Monday, 18 September 2017

Even if you hate sport, Rod Liddle's article about the uselessness of England footballers will make you laugh out loud (h/t: SDG)

Rod Liddle's article in last week's Spectator - "Why English footballer's are so useless"- addressed the question that those of us who gave up expecting anything from the England football team around the start of the new Millennium have been asking ourselves for years. No, the question hasn't anything to do with those specific issues that have seen zillions of man-hours squandered in discussions in pubs, TV studios, websites and newspaper sports sections, i.e. is 4:4:2 the best formation for the lads, or could Stevie G. and Lamps play effectively together, or whether Wayne Rooney was a real striker, or why did the so-called "golden generation" fail to come close to winning anything, or whether the team was staying in the wrong hotel. or wearing the wrong strip, or whether an English manager might rouse the team into a patriotic frenzy which would help it fulfil its destiny by winning the World Cup after a 50-year hiatus? The main reason for the England team's lack of success isn't the formation,  or the manager, or the incompatibility of certain "key" players, or whether they're being made to play in a different position from the one they're used at club level, or whether their World Cup hotel was a bit noisy - it's that the players, compared to foreign footballers, just aren't good enough. And if they're not useless when they burst onto the scene...

...they will be by the time they're 23 or 24 and playing for England.

When was the last time an England player fully and triumphantly fulfilled or exceeded the potential they gave glimpses of at 18 or 19? The likes of Wayne Rooney and Theo Walcott inevitably seem to disimprove with experience - unlike, say, Ronaldo, Messi or Ibrahimovic who seem able to use their experience to compensate for any diminution of stamina or pace:  "Either we were deluded about their potential... or we somehow suck the life out of them," says Liddle.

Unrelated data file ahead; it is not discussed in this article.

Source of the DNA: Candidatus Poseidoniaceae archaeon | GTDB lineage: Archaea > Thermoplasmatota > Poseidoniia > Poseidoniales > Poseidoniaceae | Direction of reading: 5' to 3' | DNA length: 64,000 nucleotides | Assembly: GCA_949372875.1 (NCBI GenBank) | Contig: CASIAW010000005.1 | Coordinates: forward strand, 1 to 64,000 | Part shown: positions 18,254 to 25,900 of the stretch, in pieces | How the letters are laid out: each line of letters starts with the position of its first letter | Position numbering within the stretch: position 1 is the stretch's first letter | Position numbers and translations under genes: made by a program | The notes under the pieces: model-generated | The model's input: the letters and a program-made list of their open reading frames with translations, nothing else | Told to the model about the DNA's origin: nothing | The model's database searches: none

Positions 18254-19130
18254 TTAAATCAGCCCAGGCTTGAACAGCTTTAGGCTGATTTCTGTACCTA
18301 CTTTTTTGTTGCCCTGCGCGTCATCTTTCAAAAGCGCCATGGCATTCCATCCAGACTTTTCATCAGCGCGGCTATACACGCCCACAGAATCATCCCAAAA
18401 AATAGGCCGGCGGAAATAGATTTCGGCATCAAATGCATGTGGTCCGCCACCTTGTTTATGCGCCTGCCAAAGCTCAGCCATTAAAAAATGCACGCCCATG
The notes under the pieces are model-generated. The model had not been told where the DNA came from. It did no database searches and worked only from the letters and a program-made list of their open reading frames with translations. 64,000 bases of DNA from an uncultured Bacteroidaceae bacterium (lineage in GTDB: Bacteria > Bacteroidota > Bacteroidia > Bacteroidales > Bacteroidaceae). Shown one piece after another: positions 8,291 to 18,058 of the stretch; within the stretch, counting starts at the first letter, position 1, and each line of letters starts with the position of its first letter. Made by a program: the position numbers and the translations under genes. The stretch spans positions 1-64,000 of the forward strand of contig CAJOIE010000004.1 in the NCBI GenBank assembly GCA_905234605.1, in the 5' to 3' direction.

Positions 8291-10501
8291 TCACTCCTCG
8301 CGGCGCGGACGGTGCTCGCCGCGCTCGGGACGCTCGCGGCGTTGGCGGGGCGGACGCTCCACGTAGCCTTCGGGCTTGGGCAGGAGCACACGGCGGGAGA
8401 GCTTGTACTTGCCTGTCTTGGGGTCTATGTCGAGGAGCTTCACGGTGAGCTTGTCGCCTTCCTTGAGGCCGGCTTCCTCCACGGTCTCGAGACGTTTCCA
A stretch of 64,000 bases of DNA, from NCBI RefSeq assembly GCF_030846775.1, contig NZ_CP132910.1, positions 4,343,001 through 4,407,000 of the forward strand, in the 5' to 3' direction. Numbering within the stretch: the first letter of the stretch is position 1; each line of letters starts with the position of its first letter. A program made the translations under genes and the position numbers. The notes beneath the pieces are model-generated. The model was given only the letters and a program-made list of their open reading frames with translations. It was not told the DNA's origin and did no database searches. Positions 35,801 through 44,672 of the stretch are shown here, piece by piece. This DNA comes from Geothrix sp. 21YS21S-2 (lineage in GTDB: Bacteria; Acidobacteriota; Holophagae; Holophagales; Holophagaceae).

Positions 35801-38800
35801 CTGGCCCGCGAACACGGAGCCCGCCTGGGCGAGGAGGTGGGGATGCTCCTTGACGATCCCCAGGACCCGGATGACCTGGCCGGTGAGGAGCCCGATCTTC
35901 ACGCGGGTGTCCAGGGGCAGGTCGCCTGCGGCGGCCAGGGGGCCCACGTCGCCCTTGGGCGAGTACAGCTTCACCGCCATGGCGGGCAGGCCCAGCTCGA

This doesn't seem to happen as regularly to England cricketers - at least, not looking at the current crop. Joe Root and Ben Stokes began with tremendous potential, and are busily fulfilling it: they're undoubtedly now truly world class.  Moeen Ali is wildly exceeding expectations, both as a bowler and as a batsman, following in the footsteps of Jimmy Anderson and Stuart Broad, who've both get better with age. Certainly, that has something to do with a system that ensures that the players don't turn up for test matches utterly knackered by county cricket - but every international football side is stuffed with multi-millionaires who spend most of the year slogging away for their clubs, and yet seem perfectly capable of turning up to play for their country with a spring in their step.

Of the England football team's performance against tiny Malta, Riddle writes:
The England players (average wages of around £100,000 per week) laboured and laboured, with the wit, guile, ingenuity and pace of a recently gassed badger. 
Addressing the issue of crap England managers, he has this to say:
Some blame the insipid and equine manager Gareth Southgate — who in truth does not inspire much confidence. He continues to play the lamentable Joe Hart in goal, for a start, when I would prefer almost anyone else, such as Stevie Wonder, Helen Keller etc. But England has had many managers, some good, some so-so, and none have elevated the national team above mediocrity, above the level of Slovakia, in the past 15 years.
He brings up the embarrassing fact that no European club is in the least bit interested in signing English players:
The transfer window recently closed, and if you’re a football fan you may have followed the excitement at finding out who was going where and who was after whom. You might also have noticed that not a single England player was wanted by any European club. Not one. There were no bidding wars over our lantern-jawed striker, Harry Kane. Nobody came in for the two (comparatively) bright prospects Dele Alli and Marcus Rashford. The top teams in Europe (Bayern Munich, Real Madrid, PSG, Juventus, Barcelona, Internazionale, Monaco) have jubilantly diverse squads. In addition to the Germans, Italians, Spanish and French nationals, there are Czechs, Poles, Turks, Croats, Slovakians, Moroccans, Dutch, Belgians, hordes of Latin Americans: every nationality under the sun, except for English. No English at all at any of the top clubs. Nobody wants them, because they’re crap.